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No vehicle safety inspection enforcement among Virginia’s new actions in fight against the coronavirus

RICHMOND, Va. – On Thursday, Virginia Gov. Ralph Northam announced new steps he’s taking to protect public health and support Virginians as they attempt to limit the spread of the new coronavirus (COVID-19).

These measures include eliminating co-pays for Medicaid services, suspending enforcement of vehicle safety inspections for 60 days and suspending visitation to state correctional facilities.

Here’s a more in-depth breakdown of these new initiatives.

Health care:

  • Eliminating co-pays for services covered by Medicaid and Family Access to Medical Insurance Security (FAMIS), including COVID-19-related treatment as well as other medical care.
  • Ensuring current Medicaid members do not inadvertently lose coverage due to lapses in paperwork or a change in circumstances.
  • Permitting Medicaid members to obtain a 90-day supply of many routine prescriptions, an increase from the 30-day supply under previous rules.
  • Waiving pre-approval requirements for many critical medical services and enacting automatic extensions for approvals that are already in place.
  • Expanding access to telehealth services, including allowing Medicaid reimbursement for providers who use telehealth with patients in the home.

Vehicle inspections:

  • Northam directed state police to stop enforcing vehicle safety inspections for 60 days.

Justice system:

  • All in-person visitation to state correctional facilities has been suspended.
  • The Virginia Department of Corrections has also suspended all transfers from local and regional jails for the next 30 days.

Child care:

  • Childcare providers should limit capacity to 10 total individuals per room and prioritize care for children of essential personnel.
  • Children should eat meals in their own classrooms and increase distance as much as possible, such as allowing only one classroom at a time to go outside and staggering exits and entrances to reduce contact.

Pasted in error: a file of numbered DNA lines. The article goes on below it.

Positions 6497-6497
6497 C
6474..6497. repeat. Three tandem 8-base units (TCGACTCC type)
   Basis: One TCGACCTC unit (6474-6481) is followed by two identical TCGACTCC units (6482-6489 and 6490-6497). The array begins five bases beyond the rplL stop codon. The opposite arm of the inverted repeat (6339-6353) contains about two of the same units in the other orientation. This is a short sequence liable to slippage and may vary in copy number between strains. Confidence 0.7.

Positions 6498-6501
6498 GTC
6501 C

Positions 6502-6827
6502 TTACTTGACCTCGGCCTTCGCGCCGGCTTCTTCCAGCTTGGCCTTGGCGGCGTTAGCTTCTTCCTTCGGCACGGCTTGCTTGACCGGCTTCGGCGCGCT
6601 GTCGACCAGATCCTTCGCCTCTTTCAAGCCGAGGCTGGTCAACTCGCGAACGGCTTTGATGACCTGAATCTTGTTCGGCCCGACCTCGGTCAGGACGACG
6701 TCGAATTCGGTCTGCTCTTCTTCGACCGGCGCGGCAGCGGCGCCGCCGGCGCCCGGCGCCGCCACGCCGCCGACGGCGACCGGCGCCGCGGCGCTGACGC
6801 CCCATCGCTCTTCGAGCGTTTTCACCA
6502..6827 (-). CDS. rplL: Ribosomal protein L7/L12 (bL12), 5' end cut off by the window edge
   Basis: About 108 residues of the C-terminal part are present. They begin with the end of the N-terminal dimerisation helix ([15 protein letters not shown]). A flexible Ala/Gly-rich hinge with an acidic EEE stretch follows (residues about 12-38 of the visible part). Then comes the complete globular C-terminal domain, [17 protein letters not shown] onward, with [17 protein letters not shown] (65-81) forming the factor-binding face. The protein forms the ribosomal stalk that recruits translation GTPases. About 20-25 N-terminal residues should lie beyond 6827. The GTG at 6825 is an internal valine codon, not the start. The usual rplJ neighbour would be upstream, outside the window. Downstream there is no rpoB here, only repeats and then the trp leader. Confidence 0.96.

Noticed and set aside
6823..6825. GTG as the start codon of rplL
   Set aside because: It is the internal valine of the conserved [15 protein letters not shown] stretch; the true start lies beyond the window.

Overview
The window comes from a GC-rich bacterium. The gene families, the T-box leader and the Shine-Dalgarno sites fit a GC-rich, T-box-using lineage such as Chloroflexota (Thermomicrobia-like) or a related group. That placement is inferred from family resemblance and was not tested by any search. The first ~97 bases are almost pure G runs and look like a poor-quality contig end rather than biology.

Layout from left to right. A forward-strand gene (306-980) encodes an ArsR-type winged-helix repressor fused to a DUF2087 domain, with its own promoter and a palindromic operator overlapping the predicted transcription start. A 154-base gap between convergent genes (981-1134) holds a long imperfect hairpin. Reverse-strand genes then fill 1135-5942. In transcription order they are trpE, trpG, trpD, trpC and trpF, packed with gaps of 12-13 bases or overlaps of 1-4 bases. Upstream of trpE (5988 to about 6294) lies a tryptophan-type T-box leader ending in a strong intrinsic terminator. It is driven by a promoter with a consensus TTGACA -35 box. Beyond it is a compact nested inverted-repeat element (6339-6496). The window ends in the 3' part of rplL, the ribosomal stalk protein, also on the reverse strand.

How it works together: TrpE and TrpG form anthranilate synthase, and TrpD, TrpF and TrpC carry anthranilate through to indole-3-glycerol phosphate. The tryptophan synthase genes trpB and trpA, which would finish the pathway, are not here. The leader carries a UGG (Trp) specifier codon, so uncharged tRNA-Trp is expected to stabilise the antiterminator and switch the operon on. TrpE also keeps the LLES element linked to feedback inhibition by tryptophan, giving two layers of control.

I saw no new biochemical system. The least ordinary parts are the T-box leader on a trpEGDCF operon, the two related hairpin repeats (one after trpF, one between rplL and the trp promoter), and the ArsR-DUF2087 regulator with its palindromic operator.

• Staff and children should focus on basic health precautions, including regular hand washing and cleaning frequently touched objects.
  • Expanding eligibility for school-aged children currently designated for part-day care to full-day care.
  • Increasing the number of paid absences from 36 to 76 days for both level 1 and level 2 providers.
  • Automatically extending eligibility for families due for eligibility redetermination in the near future by 2 months and temporarily suspending the requirement for face-to-face interviews.

Businesses:

  • The U.S. Small Business Administration (SBA) approved an Economic Injury Disaster Loan declaration for Virginia on Thursday. Small businesses and nonprofit organizations in Virginia affected by the COVID-19 public health crisis can now apply for low-interest federal disaster loans of up to $2 million from the SBA to pay fixed debts, payroll, accounts payable, and other expenses. To learn more, click here.
  • While filing deadlines remain the same, the due date for individual and corporate income tax will now be June 1, 2020. Please note that interest will still accrue, so taxpayers who are able to pay by the original deadlines should do so.

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